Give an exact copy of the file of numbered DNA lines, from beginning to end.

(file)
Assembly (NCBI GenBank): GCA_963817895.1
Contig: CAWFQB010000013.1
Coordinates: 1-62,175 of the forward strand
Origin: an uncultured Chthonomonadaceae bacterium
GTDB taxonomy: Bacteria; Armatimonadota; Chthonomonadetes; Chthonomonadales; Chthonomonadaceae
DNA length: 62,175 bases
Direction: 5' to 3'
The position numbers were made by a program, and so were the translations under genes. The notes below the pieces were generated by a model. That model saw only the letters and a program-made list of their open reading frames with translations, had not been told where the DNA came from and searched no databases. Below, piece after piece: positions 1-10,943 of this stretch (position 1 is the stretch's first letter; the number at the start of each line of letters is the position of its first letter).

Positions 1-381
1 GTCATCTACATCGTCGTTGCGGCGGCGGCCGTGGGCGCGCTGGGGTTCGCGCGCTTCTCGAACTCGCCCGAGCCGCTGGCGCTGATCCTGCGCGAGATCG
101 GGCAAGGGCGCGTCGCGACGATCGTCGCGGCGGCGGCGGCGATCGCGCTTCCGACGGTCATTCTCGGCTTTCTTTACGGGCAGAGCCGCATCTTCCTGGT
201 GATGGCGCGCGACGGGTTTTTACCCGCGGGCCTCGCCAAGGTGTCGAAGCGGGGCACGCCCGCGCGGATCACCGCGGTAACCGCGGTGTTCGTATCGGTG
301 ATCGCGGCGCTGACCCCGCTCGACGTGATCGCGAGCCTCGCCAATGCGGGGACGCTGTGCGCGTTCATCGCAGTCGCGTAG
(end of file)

Assembly (NCBI GenBank): GCA_963817895.1
Contig: CAWFQB010000013.1
Coordinates: 1-62,175 of the forward strand
Origin: an uncultured Chthonomonadaceae bacterium
GTDB taxonomy: Bacteria; Armatimonadota; Chthonomonadetes; Chthonomonadales; Chthonomonadaceae
DNA length: 62,175 bases
Direction: 5' to 3'
The position numbers were made by a program, and so were the translations under genes. The notes below the pieces were generated by a model. That model saw only the letters and a program-made list of their open reading frames with translations, had not been told where the DNA came from and searched no databases. Below, piece after piece: positions 1-10,943 of this stretch (position 1 is the stretch's first letter; the number at the start of each line of letters is the position of its first letter).

Positions 1-381
1 GTCATCTACATCGTCGTTGCGGCGGCGGCCGTGGGCGCGCTGGGGTTCGCGCGCTTCTCGAACTCGCCCGAGCCGCTGGCGCTGATCCTGCGCGAGATCG
101 GGCAAGGGCGCGTCGCGACGATCGTCGCGGCGGCGGCGGCGATCGCGCTTCCGACGGTCATTCTCGGCTTTCTTTACGGGCAGAGCCGCATCTTCCTGGT
201 GATGGCGCGCGACGGGTTTTTACCCGCGGGCCTCGCCAAGGTGTCGAAGCGGGGCACGCCCGCGCGGATCACCGCGGTAACCGCGGTGTTCGTATCGGTG
301 ATCGCGGCGCTGACCCCGCTCGACGTGATCGCGAGCCTCGCCAATGCGGGGACGCTGTGCGCGTTCATCGCAGTCGCGTAG